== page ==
Wearable systems that enable users to power numerous devices might feel like a technology that belongs to a far-off future -- however, it seems like it won't stay that way for long. Nanoengineers at the University of California San Diego have now developed a "wearable microgrid" that can power small electronics by using the energy the human body generates.
Harvesting and storing the energy from both movement and sweat, the system has three main parts that are flexible, washable, can be screen printed onto clothing: sweat-powered biofuel cells, motion-powered devices called triboelectric generators, and energy-storing supercapacitor, per a press release by the university.
The new system, which was detailed in a paper published in Nature Communications, is inspired by community microgrids which are a way for neighborhoods, villages, towns, and cities to meet their energy needs locally.
"We’re applying the concept of the microgrid to create wearable systems that are powered sustainably, reliably, and independently," explained co-first author Lu Yin, a nanoengineering Ph.D. student at the UC San Diego Jacobs School of Engineering. "Just like a city microgrid integrates a variety of local, renewable power sources like wind and solar, a wearable microgrid integrates devices that locally harvest energy from different parts of the body, like sweat and movement, while containing energy storage."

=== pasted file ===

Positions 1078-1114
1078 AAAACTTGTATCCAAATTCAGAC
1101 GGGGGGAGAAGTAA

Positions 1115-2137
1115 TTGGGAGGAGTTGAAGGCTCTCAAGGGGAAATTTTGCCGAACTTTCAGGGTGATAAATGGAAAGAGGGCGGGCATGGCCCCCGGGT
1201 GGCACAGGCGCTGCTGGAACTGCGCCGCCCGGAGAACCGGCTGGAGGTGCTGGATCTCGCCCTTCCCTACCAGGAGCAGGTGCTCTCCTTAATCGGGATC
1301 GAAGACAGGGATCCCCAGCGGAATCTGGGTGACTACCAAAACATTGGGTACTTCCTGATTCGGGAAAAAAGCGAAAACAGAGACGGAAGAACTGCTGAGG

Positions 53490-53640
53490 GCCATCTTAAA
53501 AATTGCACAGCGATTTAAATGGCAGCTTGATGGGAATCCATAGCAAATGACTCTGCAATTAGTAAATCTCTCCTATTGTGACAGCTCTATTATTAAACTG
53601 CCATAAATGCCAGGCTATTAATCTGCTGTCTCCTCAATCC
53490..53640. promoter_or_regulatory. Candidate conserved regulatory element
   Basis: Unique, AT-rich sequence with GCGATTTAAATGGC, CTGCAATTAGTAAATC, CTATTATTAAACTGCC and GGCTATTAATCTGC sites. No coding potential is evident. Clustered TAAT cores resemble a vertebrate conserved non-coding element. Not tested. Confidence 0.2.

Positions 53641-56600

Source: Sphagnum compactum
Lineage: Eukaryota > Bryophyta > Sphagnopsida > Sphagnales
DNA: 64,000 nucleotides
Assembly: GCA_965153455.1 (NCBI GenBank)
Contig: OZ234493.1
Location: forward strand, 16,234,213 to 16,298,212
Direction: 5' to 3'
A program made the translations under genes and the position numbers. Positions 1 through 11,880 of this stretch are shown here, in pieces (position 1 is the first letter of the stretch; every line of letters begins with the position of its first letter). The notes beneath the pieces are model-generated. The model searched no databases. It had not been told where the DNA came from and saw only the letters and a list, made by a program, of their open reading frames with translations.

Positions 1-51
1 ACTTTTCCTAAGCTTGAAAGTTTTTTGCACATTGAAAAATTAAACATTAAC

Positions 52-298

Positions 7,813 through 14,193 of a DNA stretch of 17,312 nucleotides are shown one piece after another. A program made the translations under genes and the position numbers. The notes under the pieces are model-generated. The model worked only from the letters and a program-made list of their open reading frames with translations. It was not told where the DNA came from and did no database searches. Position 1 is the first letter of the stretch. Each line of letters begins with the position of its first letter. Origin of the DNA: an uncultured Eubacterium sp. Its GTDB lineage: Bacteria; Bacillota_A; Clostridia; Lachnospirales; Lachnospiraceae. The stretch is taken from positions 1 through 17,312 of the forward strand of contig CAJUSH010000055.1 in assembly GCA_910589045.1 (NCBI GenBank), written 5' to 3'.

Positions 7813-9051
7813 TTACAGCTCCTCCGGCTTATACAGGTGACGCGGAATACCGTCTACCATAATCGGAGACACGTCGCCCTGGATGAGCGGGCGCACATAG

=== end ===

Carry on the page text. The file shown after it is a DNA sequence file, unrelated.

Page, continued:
The wearable microgrid can power devices quickly and continuously thanks to the energy harvested from movement and sweat. Once the wearer starts moving, the triboelectric generators start providing power instantaneously. The biofuel cells came into action when the wearer starts to sweat and continues to give powers until the wearer stops moving.
"When you add these two together, they make up for each other’s shortcomings," Yin explained. "They are complementary and synergistic to enable fast startup and continuous power."
They do complement each other indeed: the system works two times faster than those with the biofuel cells alone as well as lasting three times longer than the triboelectric generators alone.
The conducted experiments showed that the system was able to power either an LCD wristwatch or a small electrochromic display throughout 30-minute sessions that consisted of 10 minutes of either exercising on a cycling machine or running, followed by 20 minutes of resting.
While the system can be especially useful for athletics, the researchers stated that they are not limiting themselves to just this design. "We can adapt the system by selecting different types of energy harvesters for different scenarios,” Yin said. The next goal will be to come up with design in which energy can be harvested while sitting or moving slowly.